Rereading ‘The Little Prince’

Rereading ‘The Little Prince’

As the years pass and I grow older, I’ve noticed it’s very difficult to find people who have held on to their tenderness, whose eyes are playful and welcoming.

Every time I meet Alexis Kyritsopoulos, I remember that he belongs to this rare category of people and that his paintings stem from this charisma. We met on the occasion of his latest exhibition earlier this month on the first floor of the Skoufa Gallery, the theme of which was “The Little Prince” by Antoine de Saint-Exupery.

Warm pictures, gentle on the eye, which take us back to our childhood but also give us the courage to deal with a difficult reality. “How do I maintain the tenderness? By the skin of my teeth,” he says, laughing. “I don’t think one can talk about tenderness just like that. I think it has more to do with how you see the world, the things you like to share, how you handle life. We don’t feel tenderness for ourselves but for others, it is directed somewhere. I want to believe that for many of us there is a hunt for purity and truth that doesn’t wane. Within this context I reread ‘The Little Prince,’ which I had discovered as a student in Athens. It is not purely a children’s book. Many writers use children as an excuse to tell a story for adults. Not that children don’t have an affectionate side, but at the same time they do have a hardness and selfishness. As a child, I committed almost criminal acts!”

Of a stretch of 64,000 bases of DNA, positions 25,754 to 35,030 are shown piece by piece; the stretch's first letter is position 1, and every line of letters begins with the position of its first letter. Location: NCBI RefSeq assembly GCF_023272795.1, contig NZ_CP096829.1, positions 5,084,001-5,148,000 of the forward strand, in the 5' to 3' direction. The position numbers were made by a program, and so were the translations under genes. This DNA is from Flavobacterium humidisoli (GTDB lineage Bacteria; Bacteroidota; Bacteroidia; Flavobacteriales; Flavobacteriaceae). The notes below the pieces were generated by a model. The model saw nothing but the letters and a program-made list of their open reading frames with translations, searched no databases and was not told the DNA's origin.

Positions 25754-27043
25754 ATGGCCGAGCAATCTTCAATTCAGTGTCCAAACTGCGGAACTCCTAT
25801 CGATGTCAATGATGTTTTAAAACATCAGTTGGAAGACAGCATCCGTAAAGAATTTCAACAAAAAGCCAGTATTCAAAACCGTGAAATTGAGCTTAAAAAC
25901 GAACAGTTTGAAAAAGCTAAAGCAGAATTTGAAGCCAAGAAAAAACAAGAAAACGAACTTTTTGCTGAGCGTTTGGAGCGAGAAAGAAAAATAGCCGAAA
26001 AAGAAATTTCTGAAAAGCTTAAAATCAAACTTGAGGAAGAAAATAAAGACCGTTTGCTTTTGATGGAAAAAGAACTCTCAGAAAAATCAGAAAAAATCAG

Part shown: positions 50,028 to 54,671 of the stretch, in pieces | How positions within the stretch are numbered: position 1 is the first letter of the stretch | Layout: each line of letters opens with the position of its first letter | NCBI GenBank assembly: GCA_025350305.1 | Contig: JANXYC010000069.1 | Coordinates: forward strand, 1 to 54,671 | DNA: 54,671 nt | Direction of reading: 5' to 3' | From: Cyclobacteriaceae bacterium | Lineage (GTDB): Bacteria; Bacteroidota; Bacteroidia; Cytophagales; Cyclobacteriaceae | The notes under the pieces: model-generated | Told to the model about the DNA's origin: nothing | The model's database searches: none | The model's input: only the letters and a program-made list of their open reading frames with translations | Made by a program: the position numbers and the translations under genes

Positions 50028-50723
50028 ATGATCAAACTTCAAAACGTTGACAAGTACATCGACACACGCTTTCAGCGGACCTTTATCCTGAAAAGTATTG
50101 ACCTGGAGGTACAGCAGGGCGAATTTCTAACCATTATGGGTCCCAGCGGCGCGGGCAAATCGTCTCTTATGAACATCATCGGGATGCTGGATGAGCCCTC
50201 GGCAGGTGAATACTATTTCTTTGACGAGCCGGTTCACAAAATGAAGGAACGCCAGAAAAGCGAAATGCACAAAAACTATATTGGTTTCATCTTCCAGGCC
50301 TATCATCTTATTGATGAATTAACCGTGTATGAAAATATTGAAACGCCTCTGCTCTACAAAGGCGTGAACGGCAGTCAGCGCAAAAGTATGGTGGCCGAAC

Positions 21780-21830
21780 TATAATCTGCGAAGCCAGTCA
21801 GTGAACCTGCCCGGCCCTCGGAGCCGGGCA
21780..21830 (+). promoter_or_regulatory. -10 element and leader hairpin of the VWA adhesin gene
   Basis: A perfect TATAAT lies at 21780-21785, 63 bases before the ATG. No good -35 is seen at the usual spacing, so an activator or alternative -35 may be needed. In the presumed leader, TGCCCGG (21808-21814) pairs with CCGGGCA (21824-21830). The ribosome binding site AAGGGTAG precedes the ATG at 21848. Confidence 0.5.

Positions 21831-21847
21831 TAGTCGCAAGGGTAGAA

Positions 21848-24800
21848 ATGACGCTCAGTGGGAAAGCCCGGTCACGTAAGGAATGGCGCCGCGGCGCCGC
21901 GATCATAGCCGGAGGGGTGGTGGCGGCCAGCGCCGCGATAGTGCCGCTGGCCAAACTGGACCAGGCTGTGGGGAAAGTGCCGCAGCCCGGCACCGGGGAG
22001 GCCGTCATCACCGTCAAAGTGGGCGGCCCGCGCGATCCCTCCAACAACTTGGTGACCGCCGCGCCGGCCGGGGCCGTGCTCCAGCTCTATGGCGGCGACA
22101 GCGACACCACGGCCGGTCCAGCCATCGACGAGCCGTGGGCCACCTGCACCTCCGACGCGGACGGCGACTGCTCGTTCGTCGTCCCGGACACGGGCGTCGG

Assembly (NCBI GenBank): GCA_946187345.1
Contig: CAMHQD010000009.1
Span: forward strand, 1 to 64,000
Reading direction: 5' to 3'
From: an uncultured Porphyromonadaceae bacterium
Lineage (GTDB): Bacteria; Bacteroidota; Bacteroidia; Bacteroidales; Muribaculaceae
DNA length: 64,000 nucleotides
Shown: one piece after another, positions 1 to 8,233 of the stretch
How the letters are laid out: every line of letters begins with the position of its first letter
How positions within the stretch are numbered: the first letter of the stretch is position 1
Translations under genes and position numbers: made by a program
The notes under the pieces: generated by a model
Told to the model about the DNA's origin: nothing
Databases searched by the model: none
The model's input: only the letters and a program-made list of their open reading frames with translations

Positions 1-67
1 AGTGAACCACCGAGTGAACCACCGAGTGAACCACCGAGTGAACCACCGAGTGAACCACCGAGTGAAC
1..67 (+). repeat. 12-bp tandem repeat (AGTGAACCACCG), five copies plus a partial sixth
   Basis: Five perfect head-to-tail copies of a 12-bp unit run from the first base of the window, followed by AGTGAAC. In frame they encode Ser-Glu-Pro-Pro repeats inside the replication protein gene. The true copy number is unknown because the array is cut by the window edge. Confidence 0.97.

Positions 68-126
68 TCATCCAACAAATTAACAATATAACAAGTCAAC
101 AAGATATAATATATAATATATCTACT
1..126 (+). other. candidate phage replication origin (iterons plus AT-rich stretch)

He continues: “Saint-Exupery created an emblematic case, a solitary being from a tiny planet who falls in love with a rose and befriends a fox. It allows you to reactivate your imagination because it describes the world using the Little Prince’s experience as a traveler of the universe. He looks at the Earth from above, takes you to the desert and distant planets. I think there are few literary heroes who have experienced such analysis beyond the book they star in.

“These images are so well established that many of my friends urged me not to deal with them.” Overcoming his initial hesitation, the painter decided to innovate, he says. He included not only included the Prince, the rose and the fox, but also the pilot, who plays the role of the narrator.

“I drew Saint-Exupery himself. After reading the book so many times, however, I believe that the relationship of the Prince with the flower is a reference to a heartbreak, while the fox and his domestication embody friendship,” says the artist, who made about 40 pieces for the recent exhibit – some with collage, but mostly watercolors and pastels.

Can this hero be relevant in a time of crisis? “I don’t know, but I have not looked at it from that perspective, to be honest,” the artist responds. “Every day the first thing we hear is how much of the national debt will be cut or how we’ll pay it off, while our question is how can we be creative in this situation on a practical and spiritual level. In a country where the education system is so bad, Saint-Exupery may not be very well known. Those who read in Greece have a personal impulse which they did not pick up in school. These are who the Prince accompanies.”

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